Piper Flyer Association - Technical Know-how, Serious Fun read more

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    The Best Entry-Level Pipers

    Longtime Piper pilot and Piper twin owner Kristin Winter discusses the cream of the crop in entry-level Piper aircraft. (Photo: James Lawrence)

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    Short Wing Pipers

    Out of a poor economy came a series of aircraft that were better than expected. (Photo: Peter Lubig)

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    The Piper Navajo

    After initially feeling intimidated by the size of the Navajo, contributing editor Kristin Winter found that it really one of the easiest and most gentle aircraft she had flown. (Photo: Paul Bowen)

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  • "...nothing can replace the skill and confidence you get using spare training time to do weird things."

    - Kevin Garrison

  • "It costs fuel to carry fuel in any airplane..."

    -Thomas Block

  • "All of the PA-28-180/181 aircraft are great airplanes."

    - Kristin Winter

  •   "My happy place is metal and T-shaped and smells like 100 octane"

    - Kevin Garrison

MEMBER UPDATES

AKahn replied to the topic 'Cherokee Wing Spar issues' in the forum. 4 hours 12 minutes ago

Hello,
Per this issue, I own a '67 PA28-140 which has been repaired in the past due to a landing accident prior to my ownership (10+ years ago). I know that the FAA has not come out with an AD about the spar crack issue. I have read Piper's earlier SB about inspections of aircraft with damage history. I have also read Piper's comment on the proposed AD. The two seem to contradict each other. The question is to have the inspection done or not to? The airplane has about 5100 TT and most of that has been in private ownership, not a flight school plane.

Looking from some advice/recommendations on the subject.
Aaron

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DAVIDMCKENNA replied to the topic 'Seneca 2 with Merlyn Black Magic wast gate overboots' in the forum. yesterday

Hi Stephen,
This summer I pulled my engines at 1750 hours and sent them both out for overhaul. Compressions were getting low on many cylinders, and there were oil leaks that annoyed me.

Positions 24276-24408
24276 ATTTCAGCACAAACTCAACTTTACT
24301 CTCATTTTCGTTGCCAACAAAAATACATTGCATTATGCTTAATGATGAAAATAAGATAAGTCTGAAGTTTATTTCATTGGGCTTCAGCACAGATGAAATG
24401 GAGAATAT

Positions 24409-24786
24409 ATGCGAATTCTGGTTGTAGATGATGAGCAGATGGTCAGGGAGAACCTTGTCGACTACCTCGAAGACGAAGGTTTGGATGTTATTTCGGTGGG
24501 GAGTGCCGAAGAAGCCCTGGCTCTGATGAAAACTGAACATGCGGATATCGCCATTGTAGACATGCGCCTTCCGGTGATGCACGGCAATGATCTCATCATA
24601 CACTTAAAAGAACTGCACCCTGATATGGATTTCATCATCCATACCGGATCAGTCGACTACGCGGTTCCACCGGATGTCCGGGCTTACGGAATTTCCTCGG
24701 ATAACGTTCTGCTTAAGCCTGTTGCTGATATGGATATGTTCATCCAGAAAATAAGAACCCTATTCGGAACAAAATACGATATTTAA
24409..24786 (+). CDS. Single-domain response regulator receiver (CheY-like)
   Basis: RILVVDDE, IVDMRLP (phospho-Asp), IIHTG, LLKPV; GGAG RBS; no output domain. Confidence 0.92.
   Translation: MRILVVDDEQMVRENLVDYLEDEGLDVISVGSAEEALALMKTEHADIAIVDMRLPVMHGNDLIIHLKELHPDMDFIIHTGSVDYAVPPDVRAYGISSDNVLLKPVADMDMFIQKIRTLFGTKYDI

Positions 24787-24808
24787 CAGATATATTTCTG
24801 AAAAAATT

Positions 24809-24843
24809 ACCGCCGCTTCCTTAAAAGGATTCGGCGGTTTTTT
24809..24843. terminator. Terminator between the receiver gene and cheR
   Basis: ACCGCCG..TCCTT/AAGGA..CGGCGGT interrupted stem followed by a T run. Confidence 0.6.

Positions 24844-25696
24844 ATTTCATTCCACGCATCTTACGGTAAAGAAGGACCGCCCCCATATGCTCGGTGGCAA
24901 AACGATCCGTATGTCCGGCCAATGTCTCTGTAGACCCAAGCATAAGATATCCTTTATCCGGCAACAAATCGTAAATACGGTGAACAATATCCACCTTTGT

The engines are back and running smooth, most post-installation adjustments have been made and I have about 30 hours on them with fresh oil and filter change. During the O/H I had Gami injectors installed, so hopefully I can learn from you how to fly 'lean of peak'.
In the past, I always flew at 65%, 31"/2400 rpm, setting mixture at the top of the TIT range around 1590F, which typically yields around 12gph/side. I have never made the 'big pull' with the mixture controls, because I was scared to exceed the TIT max of 1600F. My TSIO360KBs always run cool CHTs...280F in winter, and 330-360F on a hot day in the summer, so CHTs are never a problem.
Savvy Aviator engine guru Mike Busch and the Gami folks maintain you cannot hurt a piston engine with the mixture control at 65% power or less, so your power settings should be OK.
I will be flying with a co-pilot soon, so will give the 'lean of peak' setting a try. It is not something that I would normally use since I do not want to give up 5-10 knots.
All the best,
David
Seneca C-FJMM

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replied to the topic 'Seneca 2 with Merlyn Black Magic wast gate overboots' in the forum. 2 days ago

Hello. Since may post last year I've installed GAMI's on my plane and it runs great LOP. I've been running it for about 8months now with the GAMI. I'm running about 20GPH at 35MFP at 2300RPM. I was wondering what your thoughts were with those settings. And yes, its a TSIO 360 EB. It seems if I drop the MP down and keep the FF at 20 for 65% power according to the charts the temps get too hot. It's my understanding that as long as the CHT are down you're not hurting your engine so I have not been concerned about the 35MFP. FF determines power LOP vs FF. Your thoughts? Also, what are you're cruising settings you like to use?

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